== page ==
The Next Step: Occupy Wal-Mart By Michael Rectenwald 07 Oct 2011
Occupy Wall Street exceeds anything that either of the two big business political parties can contain or accurately represent. Contrary to the fantasies of some pundits, the movement was not initiated by Democratic operatives nor funded by George Soros. Nor, apparently, does it seek to be absorbed or strictly represented by a Democratic Party platform. That is, Occupy Wall Street is precisely not the 'left' version of the Tea Party.
Rather, the movement represents the numerous and sundry workers of whatever age, occupation, or political affiliation affected by the economic crisis that began in 2008 and continues to this day. It represents those who have lost or cannot find jobs, those who are under-employed and working numerous piecemeal jobs to make ends meet, those who have lost homes or cannot afford homes, those who cannot pay for college or cannot pay back loans used to pay for college – in short, all of those who have been buffeted about by the aleatory conditions of a brutal capitalist system in protracted crisis.
These are not people who are looking for handouts, but rather people who object to the handouts given to the capitalist class. These are not people who refuse to work, but rather people whose labor has enriched a class that now refuses to re-invest its stolen capital. This is not an insubstantial layer of students and chronic liberal complainers. The movement represents a mass of workers with the potential for unforeseen revolutionary change in the U.S. and the world at large.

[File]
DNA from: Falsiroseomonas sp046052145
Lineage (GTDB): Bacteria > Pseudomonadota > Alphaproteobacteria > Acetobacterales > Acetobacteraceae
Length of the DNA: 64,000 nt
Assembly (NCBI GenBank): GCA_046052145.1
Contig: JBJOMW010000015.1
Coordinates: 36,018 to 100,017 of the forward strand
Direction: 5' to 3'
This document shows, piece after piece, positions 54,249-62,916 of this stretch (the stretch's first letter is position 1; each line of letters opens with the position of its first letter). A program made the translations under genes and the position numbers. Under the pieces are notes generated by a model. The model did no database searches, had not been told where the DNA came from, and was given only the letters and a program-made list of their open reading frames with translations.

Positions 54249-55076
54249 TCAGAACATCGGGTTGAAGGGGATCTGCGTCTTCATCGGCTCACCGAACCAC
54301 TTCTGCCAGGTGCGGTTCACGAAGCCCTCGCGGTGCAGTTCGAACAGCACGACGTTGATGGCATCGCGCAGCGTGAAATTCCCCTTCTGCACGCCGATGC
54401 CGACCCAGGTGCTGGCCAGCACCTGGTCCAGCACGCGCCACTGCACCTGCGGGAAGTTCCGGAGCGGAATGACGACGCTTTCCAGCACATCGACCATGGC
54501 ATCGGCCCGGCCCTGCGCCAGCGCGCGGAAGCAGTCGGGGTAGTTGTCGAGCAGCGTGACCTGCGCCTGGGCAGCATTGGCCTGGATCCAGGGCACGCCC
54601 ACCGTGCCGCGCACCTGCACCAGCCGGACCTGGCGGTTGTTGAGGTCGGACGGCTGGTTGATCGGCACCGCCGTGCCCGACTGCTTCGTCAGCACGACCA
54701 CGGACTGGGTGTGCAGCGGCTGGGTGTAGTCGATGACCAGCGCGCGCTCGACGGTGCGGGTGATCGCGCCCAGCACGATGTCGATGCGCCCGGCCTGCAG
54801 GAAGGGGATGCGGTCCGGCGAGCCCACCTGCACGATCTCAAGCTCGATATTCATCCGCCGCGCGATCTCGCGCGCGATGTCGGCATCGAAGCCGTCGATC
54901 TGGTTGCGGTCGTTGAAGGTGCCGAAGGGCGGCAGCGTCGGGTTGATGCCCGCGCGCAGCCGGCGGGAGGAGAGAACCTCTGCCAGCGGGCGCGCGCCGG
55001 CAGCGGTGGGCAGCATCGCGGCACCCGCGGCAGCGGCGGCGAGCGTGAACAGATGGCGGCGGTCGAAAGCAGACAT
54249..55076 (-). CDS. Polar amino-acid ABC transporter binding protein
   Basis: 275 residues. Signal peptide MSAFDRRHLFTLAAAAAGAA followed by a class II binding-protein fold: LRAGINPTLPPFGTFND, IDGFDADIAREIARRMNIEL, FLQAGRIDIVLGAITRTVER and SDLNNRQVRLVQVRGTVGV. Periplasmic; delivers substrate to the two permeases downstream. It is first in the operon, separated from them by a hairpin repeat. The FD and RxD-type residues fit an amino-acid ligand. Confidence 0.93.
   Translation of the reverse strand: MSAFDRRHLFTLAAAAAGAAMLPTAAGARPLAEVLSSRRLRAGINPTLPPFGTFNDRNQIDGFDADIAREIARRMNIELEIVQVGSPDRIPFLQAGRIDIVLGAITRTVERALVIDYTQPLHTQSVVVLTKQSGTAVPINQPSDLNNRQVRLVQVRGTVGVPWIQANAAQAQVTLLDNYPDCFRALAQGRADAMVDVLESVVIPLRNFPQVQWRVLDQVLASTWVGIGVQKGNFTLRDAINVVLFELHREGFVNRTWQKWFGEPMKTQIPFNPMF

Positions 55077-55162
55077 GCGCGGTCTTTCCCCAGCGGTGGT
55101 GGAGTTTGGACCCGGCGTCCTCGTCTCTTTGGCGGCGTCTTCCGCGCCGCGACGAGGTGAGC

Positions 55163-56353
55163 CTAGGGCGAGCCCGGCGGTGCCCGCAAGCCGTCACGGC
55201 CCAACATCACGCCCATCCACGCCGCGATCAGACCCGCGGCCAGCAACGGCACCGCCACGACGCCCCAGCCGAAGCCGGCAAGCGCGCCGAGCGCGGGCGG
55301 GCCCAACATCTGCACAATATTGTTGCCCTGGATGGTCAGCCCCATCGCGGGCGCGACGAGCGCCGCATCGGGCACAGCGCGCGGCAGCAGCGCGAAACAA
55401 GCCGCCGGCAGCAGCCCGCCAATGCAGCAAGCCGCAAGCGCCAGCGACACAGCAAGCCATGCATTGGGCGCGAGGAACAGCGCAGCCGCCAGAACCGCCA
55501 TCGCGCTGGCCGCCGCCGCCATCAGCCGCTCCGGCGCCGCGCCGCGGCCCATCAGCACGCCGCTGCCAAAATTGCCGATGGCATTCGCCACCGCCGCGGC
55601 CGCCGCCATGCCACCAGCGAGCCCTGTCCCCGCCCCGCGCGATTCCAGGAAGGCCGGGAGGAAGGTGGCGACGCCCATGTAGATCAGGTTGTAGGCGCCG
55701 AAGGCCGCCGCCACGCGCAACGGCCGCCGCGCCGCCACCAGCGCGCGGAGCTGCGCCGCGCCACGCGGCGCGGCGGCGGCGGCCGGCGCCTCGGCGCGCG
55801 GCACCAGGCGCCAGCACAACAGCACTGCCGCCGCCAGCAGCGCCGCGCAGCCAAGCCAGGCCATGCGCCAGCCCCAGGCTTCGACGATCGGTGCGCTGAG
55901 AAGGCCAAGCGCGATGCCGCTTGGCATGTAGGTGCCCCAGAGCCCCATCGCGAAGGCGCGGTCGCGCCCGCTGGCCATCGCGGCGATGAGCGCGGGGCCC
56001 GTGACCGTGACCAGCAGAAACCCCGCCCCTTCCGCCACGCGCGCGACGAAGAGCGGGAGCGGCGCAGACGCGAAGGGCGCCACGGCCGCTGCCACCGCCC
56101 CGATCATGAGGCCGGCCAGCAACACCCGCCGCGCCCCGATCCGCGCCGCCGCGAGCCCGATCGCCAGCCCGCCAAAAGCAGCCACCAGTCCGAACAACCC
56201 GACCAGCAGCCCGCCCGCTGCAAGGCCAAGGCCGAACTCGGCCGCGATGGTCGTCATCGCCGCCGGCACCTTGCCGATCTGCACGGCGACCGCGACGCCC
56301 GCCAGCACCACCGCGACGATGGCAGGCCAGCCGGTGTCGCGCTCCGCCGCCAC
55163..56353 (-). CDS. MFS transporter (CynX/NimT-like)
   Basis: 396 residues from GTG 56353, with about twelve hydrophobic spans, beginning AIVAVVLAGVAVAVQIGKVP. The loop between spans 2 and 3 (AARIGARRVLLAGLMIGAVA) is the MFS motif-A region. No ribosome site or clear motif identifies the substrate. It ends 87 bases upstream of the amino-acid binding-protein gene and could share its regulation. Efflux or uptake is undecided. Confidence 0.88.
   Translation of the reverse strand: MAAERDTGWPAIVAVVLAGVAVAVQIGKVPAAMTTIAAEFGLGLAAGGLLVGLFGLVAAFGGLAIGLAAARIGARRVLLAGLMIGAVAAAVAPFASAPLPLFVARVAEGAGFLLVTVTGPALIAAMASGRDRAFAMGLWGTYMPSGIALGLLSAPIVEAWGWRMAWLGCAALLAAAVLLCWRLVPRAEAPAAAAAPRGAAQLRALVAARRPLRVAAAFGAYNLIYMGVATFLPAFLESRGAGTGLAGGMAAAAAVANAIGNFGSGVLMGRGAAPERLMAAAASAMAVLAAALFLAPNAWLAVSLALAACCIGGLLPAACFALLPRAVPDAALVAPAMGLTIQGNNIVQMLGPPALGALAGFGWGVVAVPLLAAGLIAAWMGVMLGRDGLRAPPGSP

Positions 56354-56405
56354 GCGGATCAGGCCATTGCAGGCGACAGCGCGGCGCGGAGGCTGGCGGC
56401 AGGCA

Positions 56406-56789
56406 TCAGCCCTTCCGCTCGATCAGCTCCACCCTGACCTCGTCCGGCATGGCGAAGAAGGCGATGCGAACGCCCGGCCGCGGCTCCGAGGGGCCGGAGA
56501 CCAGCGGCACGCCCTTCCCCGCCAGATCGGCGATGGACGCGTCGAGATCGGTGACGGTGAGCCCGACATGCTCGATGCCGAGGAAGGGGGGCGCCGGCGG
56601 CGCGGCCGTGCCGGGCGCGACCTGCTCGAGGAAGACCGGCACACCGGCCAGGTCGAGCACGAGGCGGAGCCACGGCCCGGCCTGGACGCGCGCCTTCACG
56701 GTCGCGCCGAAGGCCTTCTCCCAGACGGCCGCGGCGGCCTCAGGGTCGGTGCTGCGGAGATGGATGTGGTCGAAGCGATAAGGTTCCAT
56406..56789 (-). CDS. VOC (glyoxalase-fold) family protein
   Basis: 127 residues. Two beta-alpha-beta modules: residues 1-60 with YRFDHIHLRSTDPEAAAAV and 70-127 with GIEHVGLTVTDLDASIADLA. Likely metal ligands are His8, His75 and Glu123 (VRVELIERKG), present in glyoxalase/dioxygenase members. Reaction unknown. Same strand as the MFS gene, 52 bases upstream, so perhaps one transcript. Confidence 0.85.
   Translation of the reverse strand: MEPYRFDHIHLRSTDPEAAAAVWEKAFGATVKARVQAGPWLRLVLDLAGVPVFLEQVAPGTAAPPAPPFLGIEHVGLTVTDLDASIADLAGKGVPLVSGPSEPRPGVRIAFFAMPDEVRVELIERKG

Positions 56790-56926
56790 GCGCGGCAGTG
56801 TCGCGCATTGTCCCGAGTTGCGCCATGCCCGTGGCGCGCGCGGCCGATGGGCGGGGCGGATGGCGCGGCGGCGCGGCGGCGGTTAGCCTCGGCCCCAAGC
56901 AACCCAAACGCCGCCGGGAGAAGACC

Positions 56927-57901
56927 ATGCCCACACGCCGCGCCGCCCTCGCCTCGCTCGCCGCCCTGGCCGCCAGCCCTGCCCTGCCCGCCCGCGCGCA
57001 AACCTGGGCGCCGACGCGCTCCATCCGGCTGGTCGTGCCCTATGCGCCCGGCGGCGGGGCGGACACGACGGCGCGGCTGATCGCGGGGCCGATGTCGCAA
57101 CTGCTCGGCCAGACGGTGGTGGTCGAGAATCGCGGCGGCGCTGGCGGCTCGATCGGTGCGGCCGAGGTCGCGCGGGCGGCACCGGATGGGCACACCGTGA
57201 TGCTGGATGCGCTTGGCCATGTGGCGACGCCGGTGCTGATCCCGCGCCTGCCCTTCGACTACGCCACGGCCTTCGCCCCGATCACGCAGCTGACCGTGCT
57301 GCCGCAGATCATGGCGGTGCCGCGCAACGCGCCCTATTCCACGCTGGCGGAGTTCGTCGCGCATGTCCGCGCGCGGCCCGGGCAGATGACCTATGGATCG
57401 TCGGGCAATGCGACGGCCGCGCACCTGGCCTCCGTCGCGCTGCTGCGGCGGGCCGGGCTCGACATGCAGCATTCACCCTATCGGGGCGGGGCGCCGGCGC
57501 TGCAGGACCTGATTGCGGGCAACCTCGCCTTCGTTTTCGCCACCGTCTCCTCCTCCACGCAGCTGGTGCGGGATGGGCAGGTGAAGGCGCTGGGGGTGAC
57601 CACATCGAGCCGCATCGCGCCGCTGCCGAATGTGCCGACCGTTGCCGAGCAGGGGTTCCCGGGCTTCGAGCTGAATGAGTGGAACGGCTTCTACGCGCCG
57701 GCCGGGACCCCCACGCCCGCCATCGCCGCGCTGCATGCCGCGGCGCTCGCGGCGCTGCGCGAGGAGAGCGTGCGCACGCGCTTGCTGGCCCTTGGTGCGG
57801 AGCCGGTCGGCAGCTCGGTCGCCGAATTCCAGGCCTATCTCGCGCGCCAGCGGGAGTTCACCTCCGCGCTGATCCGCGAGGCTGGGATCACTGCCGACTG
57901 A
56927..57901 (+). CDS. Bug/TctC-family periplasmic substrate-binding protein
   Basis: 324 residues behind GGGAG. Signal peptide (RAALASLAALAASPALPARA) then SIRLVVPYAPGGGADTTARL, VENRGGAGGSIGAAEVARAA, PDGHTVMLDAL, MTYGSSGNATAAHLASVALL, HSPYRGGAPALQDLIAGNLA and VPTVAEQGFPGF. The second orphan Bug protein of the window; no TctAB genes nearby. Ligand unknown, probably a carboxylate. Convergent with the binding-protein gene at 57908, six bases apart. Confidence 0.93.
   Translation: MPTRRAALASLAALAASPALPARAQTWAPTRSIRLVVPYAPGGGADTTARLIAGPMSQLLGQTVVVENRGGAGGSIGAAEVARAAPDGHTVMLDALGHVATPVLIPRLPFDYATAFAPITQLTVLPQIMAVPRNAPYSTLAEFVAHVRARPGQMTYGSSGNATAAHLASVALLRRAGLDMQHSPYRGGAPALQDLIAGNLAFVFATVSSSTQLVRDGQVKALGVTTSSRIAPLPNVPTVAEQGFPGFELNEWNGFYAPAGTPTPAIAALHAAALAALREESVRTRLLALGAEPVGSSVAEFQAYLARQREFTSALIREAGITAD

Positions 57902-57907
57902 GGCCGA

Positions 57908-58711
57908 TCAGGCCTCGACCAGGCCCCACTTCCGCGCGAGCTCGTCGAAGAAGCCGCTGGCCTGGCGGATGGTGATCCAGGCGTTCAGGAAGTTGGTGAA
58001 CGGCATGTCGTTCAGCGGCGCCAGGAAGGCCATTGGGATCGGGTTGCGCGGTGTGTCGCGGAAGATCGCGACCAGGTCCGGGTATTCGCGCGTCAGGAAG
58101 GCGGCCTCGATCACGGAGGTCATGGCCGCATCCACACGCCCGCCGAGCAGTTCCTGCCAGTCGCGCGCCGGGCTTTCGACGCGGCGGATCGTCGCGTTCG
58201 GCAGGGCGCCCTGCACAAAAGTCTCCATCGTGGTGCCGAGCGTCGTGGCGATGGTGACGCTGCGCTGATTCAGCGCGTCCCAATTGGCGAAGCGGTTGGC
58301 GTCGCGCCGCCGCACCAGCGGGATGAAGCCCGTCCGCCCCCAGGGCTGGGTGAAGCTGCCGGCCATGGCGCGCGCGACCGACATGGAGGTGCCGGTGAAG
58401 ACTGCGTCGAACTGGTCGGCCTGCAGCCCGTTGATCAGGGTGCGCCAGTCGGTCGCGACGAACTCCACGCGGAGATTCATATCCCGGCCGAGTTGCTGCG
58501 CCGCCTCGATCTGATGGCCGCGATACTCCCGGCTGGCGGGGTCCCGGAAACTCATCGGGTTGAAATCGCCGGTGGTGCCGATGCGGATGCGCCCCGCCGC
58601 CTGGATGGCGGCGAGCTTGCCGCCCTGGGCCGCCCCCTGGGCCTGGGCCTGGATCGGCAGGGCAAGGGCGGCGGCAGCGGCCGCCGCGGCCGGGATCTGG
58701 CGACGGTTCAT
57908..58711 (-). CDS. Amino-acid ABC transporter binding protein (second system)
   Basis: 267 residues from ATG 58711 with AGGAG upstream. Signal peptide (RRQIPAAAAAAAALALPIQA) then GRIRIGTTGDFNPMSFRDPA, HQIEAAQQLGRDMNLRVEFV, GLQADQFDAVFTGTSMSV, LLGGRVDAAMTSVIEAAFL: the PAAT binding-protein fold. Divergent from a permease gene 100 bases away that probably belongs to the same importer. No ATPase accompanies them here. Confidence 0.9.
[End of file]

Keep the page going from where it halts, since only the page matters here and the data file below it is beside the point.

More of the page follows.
This is the movement's historical character and meaning, regardless of any particular expression given of it by the corporate media, the protesters, or the organizers, themselves.
Likewise, Occupy Wall Street has the potential to disrupt the standard political configuration of big business politics. It has the potential to cut across traditional political affiliations to secure the confidence and support of a broad base of workers, including some who have been held hostage by the Republican Party. For this reason, the political pundits of the right wing are especially concerned to portray the Occupy movement as the baby of the Democratic Party.
The Democratic politicos will no doubt attempt to appropriate the expressions of the movement to secure votes in the 2012 election cycle. This has already begun, as the party attempts to hijack the protests with union bosses and party spokesmen. Yet the movement appears poised to reject the Democrats and their union surrogates, as well as the media mouthpieces whose only 'solution' is to exert 'left' pressure on the Democratic Party and to point fingers at Republican Party bogeys. Occupy Wall Street appears on the brink of a decisive break with the 'left' reformism of the political establishment, appealing instead to the entire working class on basis of a complete political revision.
As workers attracted to the movement reject the political caricatures painted by both big business parties, they will break down false oppositions of town and country, and appeal to their counterparts in suburbia and rural America, truly a nightmare prospect for the ruling oligarchy. If Occupy Wall Street becomes "Occupy Wal-Mart," – that is, if it penetrates to the alienated and exploited heartland, it will combine workers for a truly revolutionary activity.